Submitting an Abbreviated New Drug Application (ANDA) and subsequent prospective infringement can be sufficient to show an act of infringement under the venue statute. And frequent participation in Hatch-Waxman litigation in a forum may be a factor in establishing that the defendant had a “regular and established place of business” in that forum, sufficient to establish the courts of that forum as a proper venue for patent infringement litigation. If necessary, courts may permit discovery to be taken to determine whether a “regular and established place of business” exists in that forum.
A court may be an appropriate venue for patent infringement litigation if the infringer “resides” in that venue or if the infringer has a “regular and established place of business” in that venue. The Supreme Court’s recent TC Heartland LLC v. Kraft Food Group Brands LLCdecision provided guidance only on the first condition—where a defendant “resides.” As a result, district courts have continued to grapple with determining whether an infringer has a “regular and established place of business.”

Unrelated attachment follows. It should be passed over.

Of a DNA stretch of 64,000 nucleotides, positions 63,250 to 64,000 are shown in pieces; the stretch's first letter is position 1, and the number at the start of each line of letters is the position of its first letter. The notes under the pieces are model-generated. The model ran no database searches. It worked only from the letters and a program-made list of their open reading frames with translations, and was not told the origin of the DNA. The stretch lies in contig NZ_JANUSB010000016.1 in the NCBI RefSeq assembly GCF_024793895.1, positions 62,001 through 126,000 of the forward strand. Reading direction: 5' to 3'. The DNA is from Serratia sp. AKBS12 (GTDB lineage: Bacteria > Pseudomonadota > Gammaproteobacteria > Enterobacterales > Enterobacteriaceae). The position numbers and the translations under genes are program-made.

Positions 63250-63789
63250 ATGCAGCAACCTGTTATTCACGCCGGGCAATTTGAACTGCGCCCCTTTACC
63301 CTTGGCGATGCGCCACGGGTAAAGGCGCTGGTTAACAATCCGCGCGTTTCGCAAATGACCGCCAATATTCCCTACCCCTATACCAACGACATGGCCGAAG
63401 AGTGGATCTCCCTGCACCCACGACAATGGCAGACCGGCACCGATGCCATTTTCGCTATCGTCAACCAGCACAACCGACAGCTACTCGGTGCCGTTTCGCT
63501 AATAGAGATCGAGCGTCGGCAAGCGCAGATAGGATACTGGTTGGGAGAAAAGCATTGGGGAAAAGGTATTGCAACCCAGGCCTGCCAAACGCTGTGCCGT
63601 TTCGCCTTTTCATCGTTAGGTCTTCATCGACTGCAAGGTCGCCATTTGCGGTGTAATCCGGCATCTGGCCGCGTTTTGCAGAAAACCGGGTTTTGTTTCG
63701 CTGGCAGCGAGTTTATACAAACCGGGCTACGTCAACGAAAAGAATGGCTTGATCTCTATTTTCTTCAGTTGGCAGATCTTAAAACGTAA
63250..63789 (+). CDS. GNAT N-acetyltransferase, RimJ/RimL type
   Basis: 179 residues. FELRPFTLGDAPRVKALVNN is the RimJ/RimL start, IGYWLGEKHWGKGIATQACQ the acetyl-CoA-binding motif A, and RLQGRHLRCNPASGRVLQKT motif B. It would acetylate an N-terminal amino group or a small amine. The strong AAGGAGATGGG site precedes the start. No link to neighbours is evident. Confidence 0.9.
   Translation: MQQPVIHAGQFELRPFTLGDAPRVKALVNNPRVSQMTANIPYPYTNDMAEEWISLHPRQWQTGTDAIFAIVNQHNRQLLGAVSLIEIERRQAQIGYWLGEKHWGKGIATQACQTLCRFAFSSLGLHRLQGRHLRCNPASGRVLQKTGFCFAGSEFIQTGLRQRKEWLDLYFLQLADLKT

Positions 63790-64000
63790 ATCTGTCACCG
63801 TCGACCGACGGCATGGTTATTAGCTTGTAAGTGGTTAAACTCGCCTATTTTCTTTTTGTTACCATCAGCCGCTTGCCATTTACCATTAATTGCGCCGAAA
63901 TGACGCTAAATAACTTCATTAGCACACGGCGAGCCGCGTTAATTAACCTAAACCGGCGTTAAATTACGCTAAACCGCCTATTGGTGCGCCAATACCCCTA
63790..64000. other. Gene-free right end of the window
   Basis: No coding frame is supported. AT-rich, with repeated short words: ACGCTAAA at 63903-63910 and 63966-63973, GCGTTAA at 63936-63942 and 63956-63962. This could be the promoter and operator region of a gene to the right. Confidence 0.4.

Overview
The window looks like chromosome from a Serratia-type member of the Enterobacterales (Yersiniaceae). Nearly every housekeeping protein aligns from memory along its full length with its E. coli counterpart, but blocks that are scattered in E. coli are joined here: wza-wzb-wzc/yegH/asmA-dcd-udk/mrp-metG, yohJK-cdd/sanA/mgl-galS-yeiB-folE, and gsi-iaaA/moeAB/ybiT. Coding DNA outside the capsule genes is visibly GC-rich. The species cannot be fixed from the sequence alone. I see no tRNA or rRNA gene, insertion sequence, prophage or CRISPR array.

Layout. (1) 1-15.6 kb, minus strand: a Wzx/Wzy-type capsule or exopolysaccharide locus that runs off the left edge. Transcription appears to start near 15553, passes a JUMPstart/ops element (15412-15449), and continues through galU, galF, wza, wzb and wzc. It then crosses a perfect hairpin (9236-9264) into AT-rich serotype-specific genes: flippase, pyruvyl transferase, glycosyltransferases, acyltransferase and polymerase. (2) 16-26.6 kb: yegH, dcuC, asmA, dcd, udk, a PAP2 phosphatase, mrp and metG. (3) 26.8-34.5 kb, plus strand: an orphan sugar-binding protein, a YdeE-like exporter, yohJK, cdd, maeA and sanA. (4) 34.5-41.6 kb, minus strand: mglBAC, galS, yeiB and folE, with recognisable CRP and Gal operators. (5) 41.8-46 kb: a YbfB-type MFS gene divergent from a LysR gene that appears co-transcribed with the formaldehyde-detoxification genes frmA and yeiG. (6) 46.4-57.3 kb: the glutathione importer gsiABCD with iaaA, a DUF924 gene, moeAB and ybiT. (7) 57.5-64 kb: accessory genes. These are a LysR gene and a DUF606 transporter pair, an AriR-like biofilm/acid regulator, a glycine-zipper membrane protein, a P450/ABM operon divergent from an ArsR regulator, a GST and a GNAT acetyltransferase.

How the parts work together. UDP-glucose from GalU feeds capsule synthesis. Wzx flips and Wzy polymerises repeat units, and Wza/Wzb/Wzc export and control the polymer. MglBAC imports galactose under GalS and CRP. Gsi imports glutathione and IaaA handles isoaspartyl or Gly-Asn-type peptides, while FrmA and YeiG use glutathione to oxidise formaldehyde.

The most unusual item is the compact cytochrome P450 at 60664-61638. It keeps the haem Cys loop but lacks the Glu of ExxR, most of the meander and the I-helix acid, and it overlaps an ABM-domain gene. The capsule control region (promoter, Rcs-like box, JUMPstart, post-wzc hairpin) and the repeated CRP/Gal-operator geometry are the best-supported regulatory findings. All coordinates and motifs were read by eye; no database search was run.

Hatch-Waxman litigation involving infringement of pharmaceutical patents adds another level of complexity to this analysis. By its nature, such litigation is based on what a generic drug manufacturer may do in the future, and the patent venue statute is drafted to address acts that have already occurred and to determine whether those acts are sufficiently connected to a particular district so as to make venue for a lawsuit proper in that district. Thus, the determination of the proper venue for such suits may be even more difficult.
After Mylan submitted an ANDA to market and sell a generic version of Bristol-Myers’ patented drug, Bristol-Myers sued Mylan in Federal court in Delaware under the Hatch-Waxman Act, alleging prospective patent infringement. Mylan, a West Virginia Corporation with its principal place of business in West Virginia, asked the Delaware court to dismiss the case, contending that Delaware was an improper venue for the lawsuit because Mylan did not have a regular and established place of business in Delaware.